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  2. You asked me to write about NC. I have the most wonderful memories. Every boy I knew, including siblings and friends, went frog gigging as teenagers. I am pretty sure it had more to do with raiding parents’ liquor cabinets than anything. It was such a safe place. Relatives all over the place. You knew every one in school.
    The state is really three entirely different areas. The Coastal Plain full of pine tree and azaleas, the Piedmont, rolling hills, textile and furniture mills, now closed down, and the mountains. The coast is what I know best. There are wild horses that have lived on sea oats for centuries. The Outer Banks get slammed by hurricanes all the time. I so wish they were left wild. They are shifting sand dunes and concrete does not help. Anyway, Duck, Mattamuskeet, etc were, are, places where people go duck and goose hunting. The two large bodies of water are The Pamlico Sound and The Albemarle Sound. There are probably alligators in them. The Great Dismal Swamp has driven developers crazy because no one could figure out how to drain it. Tobacco was the money crop until the big push to get people to stop smoking. We were 1/2 a day’s drive from DC, 1/2 day’s drive from Charleston, SC, a day’s drive from NY or Florida so we thought we were at the center of the universe.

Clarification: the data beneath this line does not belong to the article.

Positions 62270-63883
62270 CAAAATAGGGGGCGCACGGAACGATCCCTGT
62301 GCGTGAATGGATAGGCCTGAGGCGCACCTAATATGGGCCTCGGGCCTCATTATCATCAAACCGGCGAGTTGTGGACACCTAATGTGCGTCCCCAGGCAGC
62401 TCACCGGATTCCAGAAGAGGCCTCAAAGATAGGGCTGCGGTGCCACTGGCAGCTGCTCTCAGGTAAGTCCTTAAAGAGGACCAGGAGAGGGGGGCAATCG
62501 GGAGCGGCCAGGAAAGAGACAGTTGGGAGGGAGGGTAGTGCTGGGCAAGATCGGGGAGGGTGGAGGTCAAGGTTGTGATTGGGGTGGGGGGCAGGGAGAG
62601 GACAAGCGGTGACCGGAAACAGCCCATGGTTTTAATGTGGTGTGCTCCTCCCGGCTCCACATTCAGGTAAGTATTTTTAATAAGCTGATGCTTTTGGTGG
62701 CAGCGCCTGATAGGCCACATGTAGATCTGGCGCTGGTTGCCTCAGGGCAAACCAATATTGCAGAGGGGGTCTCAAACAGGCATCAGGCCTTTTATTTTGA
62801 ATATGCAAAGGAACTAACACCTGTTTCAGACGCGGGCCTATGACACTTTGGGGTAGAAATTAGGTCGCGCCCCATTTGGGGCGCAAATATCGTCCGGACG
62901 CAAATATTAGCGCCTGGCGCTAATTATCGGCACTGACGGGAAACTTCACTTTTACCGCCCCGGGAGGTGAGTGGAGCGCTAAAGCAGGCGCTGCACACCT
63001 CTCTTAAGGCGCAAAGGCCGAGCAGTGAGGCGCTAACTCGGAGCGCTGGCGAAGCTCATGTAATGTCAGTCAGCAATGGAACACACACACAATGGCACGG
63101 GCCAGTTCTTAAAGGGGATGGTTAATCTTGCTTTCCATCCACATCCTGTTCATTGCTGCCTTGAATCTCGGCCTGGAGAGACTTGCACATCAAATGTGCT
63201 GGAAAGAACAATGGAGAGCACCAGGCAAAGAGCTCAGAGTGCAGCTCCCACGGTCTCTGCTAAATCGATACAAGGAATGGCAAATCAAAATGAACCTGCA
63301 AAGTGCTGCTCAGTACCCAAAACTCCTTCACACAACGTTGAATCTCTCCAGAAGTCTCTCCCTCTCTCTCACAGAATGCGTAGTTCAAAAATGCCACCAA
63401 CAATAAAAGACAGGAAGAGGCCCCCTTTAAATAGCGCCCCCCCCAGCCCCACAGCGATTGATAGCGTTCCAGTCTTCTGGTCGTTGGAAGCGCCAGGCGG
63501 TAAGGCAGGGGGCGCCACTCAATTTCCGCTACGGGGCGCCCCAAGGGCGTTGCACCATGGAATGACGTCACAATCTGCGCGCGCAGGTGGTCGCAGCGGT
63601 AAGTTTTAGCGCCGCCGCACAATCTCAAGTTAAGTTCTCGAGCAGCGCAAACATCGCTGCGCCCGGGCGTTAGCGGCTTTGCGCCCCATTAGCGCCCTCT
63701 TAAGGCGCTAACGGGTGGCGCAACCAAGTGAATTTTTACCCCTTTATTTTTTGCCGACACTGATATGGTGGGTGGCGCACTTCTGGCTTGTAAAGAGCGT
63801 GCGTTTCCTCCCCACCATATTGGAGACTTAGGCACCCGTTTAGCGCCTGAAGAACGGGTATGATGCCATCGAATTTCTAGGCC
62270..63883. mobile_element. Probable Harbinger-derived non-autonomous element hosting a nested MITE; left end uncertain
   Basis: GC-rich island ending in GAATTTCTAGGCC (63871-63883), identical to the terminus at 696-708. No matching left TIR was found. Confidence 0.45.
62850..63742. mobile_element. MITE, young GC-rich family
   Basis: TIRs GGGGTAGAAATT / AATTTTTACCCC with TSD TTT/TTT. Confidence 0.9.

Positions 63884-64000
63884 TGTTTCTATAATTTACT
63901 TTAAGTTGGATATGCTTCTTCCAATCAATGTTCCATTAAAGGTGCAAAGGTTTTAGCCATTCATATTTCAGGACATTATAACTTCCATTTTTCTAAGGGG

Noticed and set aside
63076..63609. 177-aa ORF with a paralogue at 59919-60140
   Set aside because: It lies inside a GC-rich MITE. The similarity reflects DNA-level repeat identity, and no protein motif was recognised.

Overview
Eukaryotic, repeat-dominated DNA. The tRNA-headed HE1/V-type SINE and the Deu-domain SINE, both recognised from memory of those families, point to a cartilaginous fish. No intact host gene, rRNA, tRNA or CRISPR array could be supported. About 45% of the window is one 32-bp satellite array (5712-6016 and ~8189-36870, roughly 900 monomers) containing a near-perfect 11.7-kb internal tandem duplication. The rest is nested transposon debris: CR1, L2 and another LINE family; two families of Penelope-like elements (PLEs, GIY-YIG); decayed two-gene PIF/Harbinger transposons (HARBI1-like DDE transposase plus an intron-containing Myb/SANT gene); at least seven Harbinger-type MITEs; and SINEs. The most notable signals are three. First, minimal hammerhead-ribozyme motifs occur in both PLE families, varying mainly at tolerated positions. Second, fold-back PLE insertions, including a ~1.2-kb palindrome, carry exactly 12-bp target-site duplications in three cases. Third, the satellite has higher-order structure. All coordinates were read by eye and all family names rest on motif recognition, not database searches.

We were all taught to say Yes Ma’am and No Ma’am. Being rude was worse that murder. Y’all is used so no one is left out but never for just one person. If you are speaking to a crowd and want to include everyone you say All Y’all.
    For some reason Southern women have been portrayed as being snarky by saying, “Bless his/her heart.” about someone who is being judged. I never heard that in my life. If someone said it they meant it.
    Every where we have moved I have been asked about my accent. Not one person ever guesses NC. They have guessed Texas, Louisiana, Mississippi and England?!?! When I say North Carolina they wonder how someone from a NORTHERN state could have a Southern accent. Some people never studied geography. I have never heard a single actor do a believable accent and pictures made about the coast drive me nuts. It is all sand. No rocks.